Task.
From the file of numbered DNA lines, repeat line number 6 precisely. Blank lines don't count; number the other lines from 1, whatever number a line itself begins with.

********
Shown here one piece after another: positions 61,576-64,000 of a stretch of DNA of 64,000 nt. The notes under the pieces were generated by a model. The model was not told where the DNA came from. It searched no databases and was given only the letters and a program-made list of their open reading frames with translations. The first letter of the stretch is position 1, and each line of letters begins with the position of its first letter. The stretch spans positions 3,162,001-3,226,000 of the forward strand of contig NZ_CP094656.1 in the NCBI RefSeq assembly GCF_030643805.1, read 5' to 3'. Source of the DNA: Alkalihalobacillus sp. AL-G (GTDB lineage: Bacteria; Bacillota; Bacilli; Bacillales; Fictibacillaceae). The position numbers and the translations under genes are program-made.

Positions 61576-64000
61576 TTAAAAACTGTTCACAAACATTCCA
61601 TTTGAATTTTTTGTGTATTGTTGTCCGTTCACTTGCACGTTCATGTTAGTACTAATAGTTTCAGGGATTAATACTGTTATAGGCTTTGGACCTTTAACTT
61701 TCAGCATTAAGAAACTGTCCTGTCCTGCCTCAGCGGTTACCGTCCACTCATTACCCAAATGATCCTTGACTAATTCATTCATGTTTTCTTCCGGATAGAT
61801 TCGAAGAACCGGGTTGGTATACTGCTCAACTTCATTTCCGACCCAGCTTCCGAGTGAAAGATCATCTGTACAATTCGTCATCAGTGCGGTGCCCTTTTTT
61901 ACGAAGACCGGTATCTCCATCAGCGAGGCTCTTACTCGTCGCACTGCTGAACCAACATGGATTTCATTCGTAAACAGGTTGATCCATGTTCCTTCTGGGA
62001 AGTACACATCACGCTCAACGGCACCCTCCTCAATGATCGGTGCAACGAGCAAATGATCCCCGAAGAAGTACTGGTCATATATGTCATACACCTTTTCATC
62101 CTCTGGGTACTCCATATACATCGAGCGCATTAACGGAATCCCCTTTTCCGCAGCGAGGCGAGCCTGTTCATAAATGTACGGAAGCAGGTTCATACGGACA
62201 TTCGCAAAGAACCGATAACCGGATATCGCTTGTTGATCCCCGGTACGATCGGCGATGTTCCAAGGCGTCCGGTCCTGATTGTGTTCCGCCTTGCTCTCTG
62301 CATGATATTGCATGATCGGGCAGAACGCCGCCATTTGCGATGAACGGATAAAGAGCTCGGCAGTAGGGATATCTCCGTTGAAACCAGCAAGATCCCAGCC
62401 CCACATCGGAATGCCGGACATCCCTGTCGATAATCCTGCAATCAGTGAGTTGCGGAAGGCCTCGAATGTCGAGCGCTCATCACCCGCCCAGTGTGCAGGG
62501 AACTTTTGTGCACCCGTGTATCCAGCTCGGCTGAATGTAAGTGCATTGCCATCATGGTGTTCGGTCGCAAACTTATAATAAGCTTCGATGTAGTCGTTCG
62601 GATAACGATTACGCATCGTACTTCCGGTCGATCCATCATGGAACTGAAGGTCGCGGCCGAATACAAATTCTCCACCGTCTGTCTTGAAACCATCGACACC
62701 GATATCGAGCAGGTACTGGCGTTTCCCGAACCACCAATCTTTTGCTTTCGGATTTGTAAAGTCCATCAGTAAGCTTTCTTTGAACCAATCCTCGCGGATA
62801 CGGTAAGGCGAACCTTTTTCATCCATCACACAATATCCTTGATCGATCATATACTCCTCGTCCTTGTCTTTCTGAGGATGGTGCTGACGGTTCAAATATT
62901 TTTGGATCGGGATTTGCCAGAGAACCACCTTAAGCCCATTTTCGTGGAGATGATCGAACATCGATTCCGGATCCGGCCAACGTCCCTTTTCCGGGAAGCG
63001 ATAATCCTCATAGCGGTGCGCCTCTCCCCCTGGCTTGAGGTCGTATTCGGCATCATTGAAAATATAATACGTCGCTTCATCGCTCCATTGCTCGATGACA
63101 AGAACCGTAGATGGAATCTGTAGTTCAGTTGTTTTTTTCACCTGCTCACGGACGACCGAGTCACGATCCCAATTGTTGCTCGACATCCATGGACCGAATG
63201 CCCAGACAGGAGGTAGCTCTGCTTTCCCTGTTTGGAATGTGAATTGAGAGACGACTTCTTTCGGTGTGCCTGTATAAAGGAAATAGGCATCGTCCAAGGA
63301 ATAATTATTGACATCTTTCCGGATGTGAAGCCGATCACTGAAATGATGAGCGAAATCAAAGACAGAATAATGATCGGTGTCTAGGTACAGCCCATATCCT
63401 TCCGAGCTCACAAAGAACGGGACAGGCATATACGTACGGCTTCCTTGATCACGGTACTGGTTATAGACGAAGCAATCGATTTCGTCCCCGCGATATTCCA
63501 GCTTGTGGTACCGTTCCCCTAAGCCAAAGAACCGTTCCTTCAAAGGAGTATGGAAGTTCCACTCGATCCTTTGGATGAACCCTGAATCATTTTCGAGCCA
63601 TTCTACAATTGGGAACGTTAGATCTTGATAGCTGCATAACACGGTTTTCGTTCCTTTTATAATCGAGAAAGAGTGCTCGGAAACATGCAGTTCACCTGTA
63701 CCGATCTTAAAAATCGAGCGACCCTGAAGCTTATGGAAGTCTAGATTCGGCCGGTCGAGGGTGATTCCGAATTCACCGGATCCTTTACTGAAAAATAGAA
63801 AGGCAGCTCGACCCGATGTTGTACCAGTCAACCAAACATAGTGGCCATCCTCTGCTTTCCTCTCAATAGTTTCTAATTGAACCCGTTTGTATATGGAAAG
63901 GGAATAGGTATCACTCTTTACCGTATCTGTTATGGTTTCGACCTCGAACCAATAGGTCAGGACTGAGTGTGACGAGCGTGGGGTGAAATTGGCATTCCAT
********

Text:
61801 TCGAAGAACCGGGTTGGTATACTGCTCAACTTCATTTCCGACCCAGCTTCCGAGTGAAAGATCATCTGTACAATTCGTCATCAGTGCGGTGCCCTTTTTT